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This New Person — 26 Comments

  1. Congrats! If someone had warned me how hard motherhood was going to be I’d have skipped it. We don’t tell you because the truth is, no matter how hard it gets, it can all be fixed with just one cute grin. Life is beautiful. Great piece too!

  2. Oh, all those questions – yes, nobody talks about them on the message boards, and nobody talks about them even after you become a mother because questioning isn’t allowed. Embrace the doubt, fully examining all the stages of parenting that lie ahead. Just like you’ve done in this beautiful line: “Like learning how to be a sober alcoholic, this new phase of life is all about letting go of expectation.” xoxo

    • It’s such a funny thing, isn’t it? The lack of room in our world for doubts on this subject? We’re allowed to doubt everything else. It strikes me as so inhuman.
      And thank you. 🙂

  3. Oh these questions. I had them to, and do, every day. Since being pregnant and having my own baby boy I have always been mystified that the hardest and most unexpected parts of pregnancy and new-motherhood are hardly discussed at all except in whispers, as if admitting that the whole experience is rarely filled with sunshine and rainbows and the singing of the angels is somehow disloyal to this new person that we have brought into the world. It’s not disloyal at all. This is tough stuff, and it’s good and right to talk about it. And for what it’s worth, it took me a long, long time to feel like a mother. And the first time I saw my baby, my reaction was not overwhelming love, it was more “who is this little person who wasn’t here and then all of a sudden was?” If you ever need someone to talk to, please talk to me. I’ve just been where you are. I understand.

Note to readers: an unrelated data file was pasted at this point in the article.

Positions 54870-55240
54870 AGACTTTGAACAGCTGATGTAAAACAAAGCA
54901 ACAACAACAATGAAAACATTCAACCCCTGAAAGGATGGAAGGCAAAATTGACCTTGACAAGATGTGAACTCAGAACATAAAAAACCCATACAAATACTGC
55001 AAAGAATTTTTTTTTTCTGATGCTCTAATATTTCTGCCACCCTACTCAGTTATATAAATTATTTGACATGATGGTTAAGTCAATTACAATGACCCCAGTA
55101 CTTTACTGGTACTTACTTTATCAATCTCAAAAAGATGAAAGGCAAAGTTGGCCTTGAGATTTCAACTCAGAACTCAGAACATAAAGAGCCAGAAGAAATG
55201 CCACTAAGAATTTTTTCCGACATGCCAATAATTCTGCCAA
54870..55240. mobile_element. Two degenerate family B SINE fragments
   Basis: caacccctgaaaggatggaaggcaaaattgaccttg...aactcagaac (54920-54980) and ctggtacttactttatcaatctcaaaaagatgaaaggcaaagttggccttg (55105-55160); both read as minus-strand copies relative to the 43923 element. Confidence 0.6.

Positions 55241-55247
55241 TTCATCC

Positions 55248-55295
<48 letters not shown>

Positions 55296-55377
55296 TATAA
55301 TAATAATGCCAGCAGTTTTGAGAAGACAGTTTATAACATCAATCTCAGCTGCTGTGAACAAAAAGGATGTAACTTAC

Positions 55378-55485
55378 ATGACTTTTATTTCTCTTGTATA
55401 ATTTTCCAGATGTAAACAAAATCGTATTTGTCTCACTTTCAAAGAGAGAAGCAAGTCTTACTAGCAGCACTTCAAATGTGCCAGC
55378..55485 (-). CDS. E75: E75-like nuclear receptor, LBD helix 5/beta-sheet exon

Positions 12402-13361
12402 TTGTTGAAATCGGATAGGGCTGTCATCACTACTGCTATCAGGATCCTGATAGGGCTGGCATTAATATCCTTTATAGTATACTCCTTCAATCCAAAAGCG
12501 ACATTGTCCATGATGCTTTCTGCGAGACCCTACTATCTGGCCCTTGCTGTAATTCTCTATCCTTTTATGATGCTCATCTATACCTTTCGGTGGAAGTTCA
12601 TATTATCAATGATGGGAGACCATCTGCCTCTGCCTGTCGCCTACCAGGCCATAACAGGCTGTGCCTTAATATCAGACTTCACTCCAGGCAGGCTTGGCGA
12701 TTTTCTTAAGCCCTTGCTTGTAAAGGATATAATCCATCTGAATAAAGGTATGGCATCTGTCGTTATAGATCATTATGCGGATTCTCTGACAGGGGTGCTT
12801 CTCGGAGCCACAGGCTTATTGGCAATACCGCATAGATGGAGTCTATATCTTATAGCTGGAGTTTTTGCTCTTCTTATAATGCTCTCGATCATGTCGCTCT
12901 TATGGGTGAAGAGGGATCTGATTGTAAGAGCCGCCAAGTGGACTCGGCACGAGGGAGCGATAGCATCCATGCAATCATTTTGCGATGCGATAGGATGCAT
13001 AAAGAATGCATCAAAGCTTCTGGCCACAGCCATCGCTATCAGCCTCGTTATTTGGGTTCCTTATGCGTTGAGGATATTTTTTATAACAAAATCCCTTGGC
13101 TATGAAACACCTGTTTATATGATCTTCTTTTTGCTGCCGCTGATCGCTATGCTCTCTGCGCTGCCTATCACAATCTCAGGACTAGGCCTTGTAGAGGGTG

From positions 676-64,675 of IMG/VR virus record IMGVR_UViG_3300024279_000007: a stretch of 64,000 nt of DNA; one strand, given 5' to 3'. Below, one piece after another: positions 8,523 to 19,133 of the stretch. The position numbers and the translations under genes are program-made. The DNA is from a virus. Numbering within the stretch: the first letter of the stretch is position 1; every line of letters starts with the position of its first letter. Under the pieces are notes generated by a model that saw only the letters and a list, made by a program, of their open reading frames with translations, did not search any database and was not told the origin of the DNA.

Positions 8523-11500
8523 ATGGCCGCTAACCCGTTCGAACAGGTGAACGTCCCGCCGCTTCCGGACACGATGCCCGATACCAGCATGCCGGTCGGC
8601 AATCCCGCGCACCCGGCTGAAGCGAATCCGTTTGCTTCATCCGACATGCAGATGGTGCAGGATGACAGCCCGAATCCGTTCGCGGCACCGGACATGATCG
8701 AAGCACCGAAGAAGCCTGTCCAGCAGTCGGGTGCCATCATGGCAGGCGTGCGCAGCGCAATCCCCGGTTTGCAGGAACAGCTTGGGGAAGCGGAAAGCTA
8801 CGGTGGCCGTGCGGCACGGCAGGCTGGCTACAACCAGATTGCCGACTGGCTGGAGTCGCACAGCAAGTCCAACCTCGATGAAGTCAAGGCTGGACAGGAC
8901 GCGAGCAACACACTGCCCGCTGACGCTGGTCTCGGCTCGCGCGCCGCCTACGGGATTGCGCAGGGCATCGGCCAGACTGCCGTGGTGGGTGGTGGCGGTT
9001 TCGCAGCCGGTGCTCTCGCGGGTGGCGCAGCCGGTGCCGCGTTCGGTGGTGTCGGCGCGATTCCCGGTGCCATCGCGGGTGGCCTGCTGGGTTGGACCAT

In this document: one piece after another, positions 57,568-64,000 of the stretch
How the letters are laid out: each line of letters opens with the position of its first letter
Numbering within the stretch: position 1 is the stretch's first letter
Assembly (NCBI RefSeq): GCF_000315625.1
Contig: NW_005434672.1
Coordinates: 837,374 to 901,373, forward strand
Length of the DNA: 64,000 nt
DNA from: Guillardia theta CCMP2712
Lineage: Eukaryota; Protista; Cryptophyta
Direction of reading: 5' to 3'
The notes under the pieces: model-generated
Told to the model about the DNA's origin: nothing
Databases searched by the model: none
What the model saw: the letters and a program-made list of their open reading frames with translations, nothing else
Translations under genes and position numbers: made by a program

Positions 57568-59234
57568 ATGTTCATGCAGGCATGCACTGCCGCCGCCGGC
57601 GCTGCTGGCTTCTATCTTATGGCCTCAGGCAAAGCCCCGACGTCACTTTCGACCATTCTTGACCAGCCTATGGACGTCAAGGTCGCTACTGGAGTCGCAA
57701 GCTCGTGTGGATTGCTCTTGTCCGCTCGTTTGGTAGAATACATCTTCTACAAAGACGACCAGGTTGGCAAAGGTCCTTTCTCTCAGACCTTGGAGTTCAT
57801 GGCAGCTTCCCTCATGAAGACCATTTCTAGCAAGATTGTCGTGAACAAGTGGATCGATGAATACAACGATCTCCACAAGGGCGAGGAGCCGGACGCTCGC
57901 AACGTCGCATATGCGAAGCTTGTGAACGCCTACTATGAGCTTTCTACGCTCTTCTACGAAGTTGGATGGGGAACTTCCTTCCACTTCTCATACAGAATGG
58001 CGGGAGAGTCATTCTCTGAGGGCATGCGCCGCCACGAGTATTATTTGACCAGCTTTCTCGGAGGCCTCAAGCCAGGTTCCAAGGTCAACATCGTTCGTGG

• Thank you, Sam. Knowing women like you who have paved the way before me makes it bearable. Otherwise I’m not sure how I’d take the perpetual expectation of rainbows and angels from others.
      And I’m sure I’ll take you up on that offer.

  4. When I met you at blogher, the first thing I thought was, she’s not only liberal kind but also motherly kind. I’m glad you’re having a boy. There are too many girls in my life, right now.

    So many hugs, fistbumps and congrats.

  5. You’ll be tired, crazy, unsure, weepy, overjoyed, tired, dazed, confused, confounded, confuzzled, tired, happy, sad, frightened, a protective tiger, tired, amazed, surprised, give love, and be melted by drools, smiles, and covered in baby vomit. You will complain and cry today, and tomorrow you’ll be trying to hold on to the moments as they seem to slip through your fingers. It’s the hardest job you’ll ever love. Did I mention tired? 🙂

    Oh, uh…remember this words: where there’s poop there’s baby.

  6. I’m so glad you wrote this, Natalie, for many reasons — but most of all, so that you can come back and read it again a year from now, 10 years, 20 years. You write with such authenticity — I can imagine each step of the way with you. And you allow yourself to be vulnerable, which is brave and true. You’re gonna be a great mom. <3

  7. I relate to this SOOOO much!!! I was very ambivalent during my pregnancy with my first child. I was so fed up by the time I had her with everyone around me going “Aren’t you excited!?” It was too complicated to say “no I’m terrified” so I’d just say yes. I also was never hell bent on being a mom since I was a little girl. Honestly, I think one of the reasons I was so happy during that early post-partum time with my first was that I’d set the bar so low, I was pleasantly surprised. (the 2nd was a different story!).

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  9. I didn’t want to know if I was having a girl or boy with my first because I was afraid. Coming from a big family of five girls and only one boy, I felt like I had no clue as to how to raise a boy. My uncertainty about how to take care of another person was bad enough but if I had a girl, I felt like I at least had some experience. I figured that by the time the baby was born I would just be so relieved to have a healthy baby that I wouldn’t care. But I admit I breathed a bit easier when the day came and our daughter was born. The second time around I wanted to know and found out we were expecting a boy. I can’t say that I know “how to raise a boy” even now that he’s 10 but I can say that I love that boy more than I thought possible. I am sure you will know what I mean in time. Congratulations!
    Ellen recently posted…These Are DaysMy Profile

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